Track the team here.

 

August 13th, 2014 by admin

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Update: There are few dropouts. Check it!

There’s only one multihull on the punishing 1800 NM course for the Sevenstar Round Britain and Ireland Race, and as you can see from this Lloydie pic, she is on a rampage!  Sydney Gavignet and a mixed pro-racer/Omani learner crew have averaged over 30 knots for the first few hours of the race in 30+ knots of SE’ly breeze that make up the remnant low of Hurricane Bertha. Sydney had already decided to postpone his MOD 70′s start to wait for the worst the breeze when organizers postponed the entire start by a day to keep the big boats from smashing into 50+ knots as they passed the tip of Scotland; as it is, the little boats mostly get screwed; good thing there are only a couple of those!  The change in official start time means that the RBI course record will most definitely fall; it’s one of very few outright benchmarks still owned by a monohull; in this case, Franck Cammas’ Groupama 70.  And if Gavignet can’t beat a Volvo 70′s time with a MOD 70 on any course in any ocean in any breeze, he needs a replacement!  (We kid…if Oman holds together, Syd should easily shave a day or more off Cammas’ 5d21h time).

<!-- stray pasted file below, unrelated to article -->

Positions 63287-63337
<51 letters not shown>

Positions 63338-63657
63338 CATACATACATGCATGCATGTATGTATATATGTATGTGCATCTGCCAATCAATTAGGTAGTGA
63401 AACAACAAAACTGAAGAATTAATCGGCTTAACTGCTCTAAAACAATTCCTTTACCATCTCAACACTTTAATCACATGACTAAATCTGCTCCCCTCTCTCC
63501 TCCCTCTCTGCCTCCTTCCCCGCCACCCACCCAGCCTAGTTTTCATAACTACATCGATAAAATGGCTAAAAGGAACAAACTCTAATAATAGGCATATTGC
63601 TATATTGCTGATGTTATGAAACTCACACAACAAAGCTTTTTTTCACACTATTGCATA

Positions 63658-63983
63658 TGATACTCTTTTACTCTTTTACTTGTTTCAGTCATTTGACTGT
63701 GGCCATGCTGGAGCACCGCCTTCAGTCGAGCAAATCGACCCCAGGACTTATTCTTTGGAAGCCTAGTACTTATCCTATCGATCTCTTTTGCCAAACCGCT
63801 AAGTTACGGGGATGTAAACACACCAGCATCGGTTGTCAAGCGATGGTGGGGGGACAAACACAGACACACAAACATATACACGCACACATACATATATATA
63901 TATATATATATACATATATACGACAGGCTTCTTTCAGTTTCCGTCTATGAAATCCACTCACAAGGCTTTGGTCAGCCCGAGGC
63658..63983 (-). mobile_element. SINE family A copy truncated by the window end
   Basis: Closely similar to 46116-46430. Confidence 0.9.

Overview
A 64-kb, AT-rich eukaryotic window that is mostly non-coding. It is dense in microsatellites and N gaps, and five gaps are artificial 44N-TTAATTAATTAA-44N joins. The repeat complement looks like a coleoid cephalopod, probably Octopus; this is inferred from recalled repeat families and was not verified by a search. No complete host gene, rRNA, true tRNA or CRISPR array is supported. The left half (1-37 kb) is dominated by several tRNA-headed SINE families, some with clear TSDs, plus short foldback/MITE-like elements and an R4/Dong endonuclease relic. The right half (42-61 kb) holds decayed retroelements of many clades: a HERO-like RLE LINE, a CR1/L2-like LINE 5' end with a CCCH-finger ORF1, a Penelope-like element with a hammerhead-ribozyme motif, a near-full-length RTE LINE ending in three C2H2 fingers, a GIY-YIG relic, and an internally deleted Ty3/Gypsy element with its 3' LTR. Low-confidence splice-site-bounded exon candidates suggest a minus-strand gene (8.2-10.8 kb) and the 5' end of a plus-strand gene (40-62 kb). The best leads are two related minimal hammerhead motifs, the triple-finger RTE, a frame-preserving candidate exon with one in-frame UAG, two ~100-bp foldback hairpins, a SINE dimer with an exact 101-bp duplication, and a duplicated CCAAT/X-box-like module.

In the highly anticipated Volvo on Volvo on Volvo on Volvo on Volvo matchup, every boat except Alvimedica has held the lead in the early hours.  140811_SSRBI_Start_037The girls on SCA showed they’re going for it all the time, taking a solid lead at the start, only to be rolled by Team Dongfeng and later, the rest of the fleet.  Now it’s a neck-and-neck battle between Abu Dhabi and Team Campos with Dongfeng just behind, while Alvimedica and SCA have fallen well behind.

 Talk smack in the RBI thread here, and track ‘em all over here. Hit up Lloydie’s Facebook Page to see what else he comes up with in an assortment of helicopters and RIBs as he chases them around the foggy isles for the next week.

August 11th, 2014 by admin